Setting up a GraphQL schema using an existing Postgres database

Introduction

When you have an existing database with a schema already present, you don’t need to create tables or views or run DDL queries through the Hasura console.

All you need to do is indicate to Hasura GraphQL engine which tables and views you want to expose over GraphQL and how they are connected to each other so that you can query them as a “graph”.

Step 1: Track tables/views

Tracking a table or a view means telling Hasura GraphQL engine that you want to expose that table/view over GraphQL.

To track a table or a view

  1. Head to the Data -> Schema section of the console.
  2. Under the heading Untracked Tables/Views, click on the Track button next to the table/view name.

To track the table and expose it over the GraphQL API, add it to the tables.yaml file in the metadata directory as follows:

- table:
   schema: public
   name: <table name>

Apply the metadata by running:

hasura metadata apply

To track a table and expose it over the GraphQL API, use the pg_track_table metadata API:

POST /v1/metadata HTTP/1.1
Content-Type: application/json
X-Hasura-Role: admin

{
   "type": "pg_track_table",
   "args": {
      "source": "<db_name>",
      "schema": "public",
      "name": "<table_name>"
   }
}

To track all tables and views present in the database

  1. Head to the Data -> Schema section of the console.
  2. Under the heading Untracked Tables/Views, click the Track All button.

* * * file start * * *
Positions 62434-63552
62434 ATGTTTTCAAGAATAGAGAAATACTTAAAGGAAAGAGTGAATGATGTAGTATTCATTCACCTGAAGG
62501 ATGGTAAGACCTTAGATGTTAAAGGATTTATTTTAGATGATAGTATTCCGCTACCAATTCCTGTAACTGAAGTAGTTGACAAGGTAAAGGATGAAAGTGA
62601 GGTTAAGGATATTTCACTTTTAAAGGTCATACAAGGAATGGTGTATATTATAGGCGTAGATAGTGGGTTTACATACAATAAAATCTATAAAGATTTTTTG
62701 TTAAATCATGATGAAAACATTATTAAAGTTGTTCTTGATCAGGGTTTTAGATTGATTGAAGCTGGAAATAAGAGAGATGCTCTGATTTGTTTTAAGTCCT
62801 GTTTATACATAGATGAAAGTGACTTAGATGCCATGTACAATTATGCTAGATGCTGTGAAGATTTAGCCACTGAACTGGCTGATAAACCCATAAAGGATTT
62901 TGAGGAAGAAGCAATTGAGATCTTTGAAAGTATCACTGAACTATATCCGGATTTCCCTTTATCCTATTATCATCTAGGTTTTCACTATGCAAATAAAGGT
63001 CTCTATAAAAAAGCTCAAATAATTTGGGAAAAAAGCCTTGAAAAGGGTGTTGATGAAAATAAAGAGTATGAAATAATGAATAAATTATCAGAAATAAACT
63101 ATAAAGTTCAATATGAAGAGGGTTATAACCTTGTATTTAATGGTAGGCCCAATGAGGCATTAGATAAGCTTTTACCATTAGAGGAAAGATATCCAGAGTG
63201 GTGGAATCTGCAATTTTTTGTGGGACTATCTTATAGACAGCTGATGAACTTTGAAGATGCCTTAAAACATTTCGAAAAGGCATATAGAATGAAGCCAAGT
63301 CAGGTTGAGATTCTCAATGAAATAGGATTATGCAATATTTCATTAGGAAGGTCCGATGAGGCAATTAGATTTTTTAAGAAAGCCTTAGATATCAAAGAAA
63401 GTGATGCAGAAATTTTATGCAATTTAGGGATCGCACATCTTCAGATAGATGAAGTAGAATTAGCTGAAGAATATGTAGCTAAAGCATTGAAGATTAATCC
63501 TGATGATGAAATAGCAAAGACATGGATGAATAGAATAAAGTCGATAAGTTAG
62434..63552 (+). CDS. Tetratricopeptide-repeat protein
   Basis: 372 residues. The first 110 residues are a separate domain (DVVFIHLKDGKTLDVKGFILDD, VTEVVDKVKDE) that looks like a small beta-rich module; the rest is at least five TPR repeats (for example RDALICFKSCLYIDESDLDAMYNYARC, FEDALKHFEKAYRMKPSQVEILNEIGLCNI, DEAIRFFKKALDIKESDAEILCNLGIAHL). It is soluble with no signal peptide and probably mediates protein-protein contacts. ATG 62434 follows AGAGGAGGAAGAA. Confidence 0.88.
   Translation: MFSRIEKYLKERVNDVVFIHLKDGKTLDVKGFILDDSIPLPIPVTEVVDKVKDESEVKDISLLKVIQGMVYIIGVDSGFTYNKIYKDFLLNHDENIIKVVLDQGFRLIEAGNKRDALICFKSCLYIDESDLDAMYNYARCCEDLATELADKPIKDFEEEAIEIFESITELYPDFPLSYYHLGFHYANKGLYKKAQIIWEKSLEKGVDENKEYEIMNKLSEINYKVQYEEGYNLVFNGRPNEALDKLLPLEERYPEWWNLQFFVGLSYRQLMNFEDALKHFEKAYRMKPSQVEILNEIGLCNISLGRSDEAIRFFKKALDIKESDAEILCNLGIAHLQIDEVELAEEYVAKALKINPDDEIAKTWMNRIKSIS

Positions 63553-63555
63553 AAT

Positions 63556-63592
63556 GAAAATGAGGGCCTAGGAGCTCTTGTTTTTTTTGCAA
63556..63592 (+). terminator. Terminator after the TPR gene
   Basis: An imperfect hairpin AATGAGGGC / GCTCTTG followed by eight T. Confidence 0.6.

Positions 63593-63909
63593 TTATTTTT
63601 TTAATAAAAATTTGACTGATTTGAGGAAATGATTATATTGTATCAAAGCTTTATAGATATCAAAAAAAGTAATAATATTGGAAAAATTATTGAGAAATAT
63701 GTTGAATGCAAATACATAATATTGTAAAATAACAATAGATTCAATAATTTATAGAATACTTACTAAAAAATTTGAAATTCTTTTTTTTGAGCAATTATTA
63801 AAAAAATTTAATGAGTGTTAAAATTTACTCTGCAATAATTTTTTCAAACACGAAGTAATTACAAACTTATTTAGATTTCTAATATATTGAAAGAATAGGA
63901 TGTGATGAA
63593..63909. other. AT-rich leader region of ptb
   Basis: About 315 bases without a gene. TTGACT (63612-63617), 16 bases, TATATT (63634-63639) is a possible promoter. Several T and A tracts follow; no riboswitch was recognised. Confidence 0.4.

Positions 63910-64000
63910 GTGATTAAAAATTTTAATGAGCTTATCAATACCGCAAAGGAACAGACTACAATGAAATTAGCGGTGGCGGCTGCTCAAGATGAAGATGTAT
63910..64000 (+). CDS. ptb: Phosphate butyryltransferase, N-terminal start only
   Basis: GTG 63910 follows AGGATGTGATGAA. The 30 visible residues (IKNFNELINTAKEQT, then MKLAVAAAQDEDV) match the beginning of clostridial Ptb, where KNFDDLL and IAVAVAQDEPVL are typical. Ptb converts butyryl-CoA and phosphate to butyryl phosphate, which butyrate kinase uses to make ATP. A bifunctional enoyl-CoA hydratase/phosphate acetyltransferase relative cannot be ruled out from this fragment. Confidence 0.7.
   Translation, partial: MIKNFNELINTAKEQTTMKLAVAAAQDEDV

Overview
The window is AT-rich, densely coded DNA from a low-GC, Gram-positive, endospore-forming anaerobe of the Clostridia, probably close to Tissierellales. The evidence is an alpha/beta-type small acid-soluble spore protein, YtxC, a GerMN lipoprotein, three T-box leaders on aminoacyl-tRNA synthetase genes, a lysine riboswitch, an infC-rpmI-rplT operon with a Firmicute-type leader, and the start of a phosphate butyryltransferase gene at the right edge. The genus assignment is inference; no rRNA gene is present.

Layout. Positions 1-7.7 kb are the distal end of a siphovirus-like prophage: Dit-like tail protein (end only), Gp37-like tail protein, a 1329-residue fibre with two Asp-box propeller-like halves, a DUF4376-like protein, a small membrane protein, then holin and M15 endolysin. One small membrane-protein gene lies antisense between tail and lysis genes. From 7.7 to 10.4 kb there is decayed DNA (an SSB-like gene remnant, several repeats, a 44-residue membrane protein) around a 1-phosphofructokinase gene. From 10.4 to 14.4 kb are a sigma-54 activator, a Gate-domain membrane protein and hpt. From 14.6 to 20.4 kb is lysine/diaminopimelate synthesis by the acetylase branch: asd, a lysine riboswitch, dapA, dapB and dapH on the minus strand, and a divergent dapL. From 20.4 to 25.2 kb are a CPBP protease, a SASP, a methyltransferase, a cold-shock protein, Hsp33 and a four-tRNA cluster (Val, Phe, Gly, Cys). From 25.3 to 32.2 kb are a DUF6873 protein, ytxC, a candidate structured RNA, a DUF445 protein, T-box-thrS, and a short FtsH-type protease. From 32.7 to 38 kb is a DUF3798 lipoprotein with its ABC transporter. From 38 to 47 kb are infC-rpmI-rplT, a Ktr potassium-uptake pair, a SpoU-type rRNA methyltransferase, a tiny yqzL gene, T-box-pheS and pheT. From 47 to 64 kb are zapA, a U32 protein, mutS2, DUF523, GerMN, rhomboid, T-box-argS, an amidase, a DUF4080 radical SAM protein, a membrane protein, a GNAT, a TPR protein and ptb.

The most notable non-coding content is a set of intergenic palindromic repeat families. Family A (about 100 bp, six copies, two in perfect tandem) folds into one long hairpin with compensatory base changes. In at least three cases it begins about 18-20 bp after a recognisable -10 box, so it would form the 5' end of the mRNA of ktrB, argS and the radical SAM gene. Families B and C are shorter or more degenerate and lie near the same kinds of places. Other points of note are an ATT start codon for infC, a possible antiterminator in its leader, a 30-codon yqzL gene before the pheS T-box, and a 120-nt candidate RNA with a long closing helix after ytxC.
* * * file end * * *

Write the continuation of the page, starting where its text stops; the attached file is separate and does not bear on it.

To track all tables and expose them over the GraphQL API, add them to the tables.yaml file in the metadata directory as follows:

- table:
   schema: public
   name: <table-name-1>
- table:
   schema: public
   name: <table-name-2>

To automate this, you could add the tables in a loop through a script.

Apply the metadata by running:

hasura metadata apply

To track all tables and expose them over the GraphQL API, use the pg_track_table metadata API:

POST /v1/metadata HTTP/1.1
Content-Type: application/json
X-Hasura-Role: admin

{
  "type": "bulk",
  "args": [
    {
       "type": "pg_track_table",
       "args": {
          "source": "<db_name>",
          "schema": "public",
          "name": "<table-name-1>"
       }
    },
    {
       "type": "pg_track_table",
       "args": {
          "source": "<db_name>",
          "schema": "public",
          "name": "<table-name-2>"
       }
    }
  ]
}

To automate this, you could add the pg_track_table requests to the bulk request in a loop through a script.

Step 2: Track foreign-keys

Tracking a foreign-key means creating a relationship between the tables involved in the foreign-key.

To track a foreign-key between two tables in the database

  1. Head to the Data -> Schema section of the console.
  2. Click on a table involved in the foreign-key and head to the Relationships tab.
  3. You should see a suggested relationship based on the foreign-key. Click Add, give a name to your relationship (this will be the name of the nested object in the GraphQL query), and hit Save to create the relationship.
  4. Repeat with the other table involved in the foreign-key.

To track a relationship and expose it over the GraphQL API, add it to the tables.yaml file in the metadata directory as follows:

Object relationship

- table:
    schema: public
    name: <table name>
  object_relationships:
  - name: <relationship name>
    using:
      foreign_key_constraint_on: <reference column>

Array relationship

- table:
      schema: public
      name: <table name>
   array_relationships:
   - name: <relationship name>
      using:
      foreign_key_constraint_on:
         column: <reference column>
         table:
            schema: public
            name: <reference table name>

Apply the metadata by running:

hasura metadata apply

Object relationship

You can create an object relationship by using the pg_create_object_relationship metadata API: